Investment Must Lead The Way For Economic Revival

The Reserve Bank of India was once again at the center of a expectations led rally — that it would cut repo rates on October 30, while announcing its second quarter review of the 2012-13 monetary policy. Instead, RBI cut the cash reserve ratio (CRR). Here is my op-ed piece in The Economic Times, carried the next day:
The rate cut lobby should be worried for two reasons. The first one is obvious: despite their high-decibel clamour, RBI governor D Subbarao has not relented an inch. He is steadfast about holding interest rates till the rate of inflation blinks first.

In short, his message remains unchanged: interest rates won’t budge till inflation does. But the second reason is far more worrisome. It depicts a state of economic stagnation that even deep rate cuts cannot remedy. The pointers lie in the second quarter review of the 2012-13 monetary policy.

Subbarao once again cut the cash reserve ratio (CRR, a mandatory provision that requires banks to maintain a fixed portion of their deposits with RBI) by 25 basis points, down to 4.25%, releasing an additional Rs 17,500 crore of funds into the system, which the central bank fondly hopes will result in credit growth to productive sectors.

This is the fourth time in the last one year that RBI has cut CRR; in fact, in the last 12 months, CRR has been pared down by 175 basis points. That is not all. Further, the central bank has cut statutory liquidity ratio, another mandated reserve that requires banks to invest a portion of their deposits in government securities, cut the benchmark repo rate by 50 bps in April and made liquidity available through export refinance schemes. Outside the policy framework, the central bank has been conducting open-market operations regularly and daily liquidity adjustment exercises.

It is, therefore, a bit surprising that despite the RBI’s repeated emphasis on pumping additional rupees into the economy, attention seems to be still focused on petitioning for a cut in the repo rate, rather than worrying about drying up liquidity. And, significantly, this recurring deficit in liquidity is symptomatic of another economic crisis: slowing down of economic growth.

Apologists will argue that cutting rates is probably the only elixir for reviving growth. If that is indeed true, then the economies of US, Europe and Japan should have been growing at supersonic speeds, given their near-zero nominal interest rates. Look at the malady — the liquidity shortage — first.

The policy document of Tuesday states, “The wedge between deposit growth and credit growth, in conjunction with the build up of the Centre’s cash balances from mid-September and the drainage of liquidity on account of festival-related step up in currency demand, have kept the systemlevel liquidity deficit high, with adverse implications for the flow of credit to productive sectors and for the overall growth of the economy going forward.”

Data released by RBI on October 26 shows that aggregate deposits with the banking system has grown (on a year-on-year basis) by only 13.9%, compared to 17.5% growth in the previous comparable period. However, credit has grown by 15.9% (against 19.5% in the previous period).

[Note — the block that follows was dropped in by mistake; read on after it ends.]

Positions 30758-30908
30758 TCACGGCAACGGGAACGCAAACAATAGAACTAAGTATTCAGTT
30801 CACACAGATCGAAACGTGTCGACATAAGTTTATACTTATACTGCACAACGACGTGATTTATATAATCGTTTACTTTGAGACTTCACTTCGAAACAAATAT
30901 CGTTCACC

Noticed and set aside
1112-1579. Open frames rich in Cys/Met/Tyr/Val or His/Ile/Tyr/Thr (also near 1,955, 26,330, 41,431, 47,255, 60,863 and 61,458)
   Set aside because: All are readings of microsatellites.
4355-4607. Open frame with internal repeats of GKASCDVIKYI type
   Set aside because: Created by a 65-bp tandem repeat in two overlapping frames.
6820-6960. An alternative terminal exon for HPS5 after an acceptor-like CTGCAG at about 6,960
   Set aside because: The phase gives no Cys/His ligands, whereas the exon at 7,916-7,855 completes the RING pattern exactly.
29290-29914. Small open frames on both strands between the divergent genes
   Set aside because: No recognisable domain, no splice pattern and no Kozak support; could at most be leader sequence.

While the wedge between deposit and credit growth seems to have narrowed during Q2 2012-13, compared to the wide gap that existed during Q1, the difference is still cause for worry. For one, the slowing down deposits growth is a direct manifestation of the slowing down savings rate in the economy. The continuing high inflation rates have dampened real interest rates, making financial instruments (such as fixed deposits) relatively unattractive compared to physical assets (such as gold).

Alower savings rate is bound to translate into a lower investment rate. It is by now common knowledge that one of the ways to kick-start growth in the economy is to rejuvenate the investment climate. In fact, some of the government’s recent policy pronouncements have focused on improving the pace of investments in the economy. And, without the investment rate looking up, the savings rate is unlikely to improve, thereby worsening the feedback loop.

Therefore, the RBI policy document makes it clear that the recent spurt of feel-good announcements is not enough to warrant a cut in interest rates. The statement does not mince words, “…recent policy announcements…that have positively impacted sentiment, need to be translated into effective action to convert sentiment into concrete investment decisions.”

In the meantime, the CRR cut is not only expected to boost liquidity but is also likely to have some salutary effect on lending rates as well. While the RBI is loath to directly signal lower interest rates in the system right away, lest they rekindle inflationary expectations once again, the CRR cut is an apt signalling tool: it might still induce some banks to lower their lending rates, depending on each individual bank’s balance sheet. This way, Governor Subbarao can still tick both the inflation and growth boxes on his to-do list.


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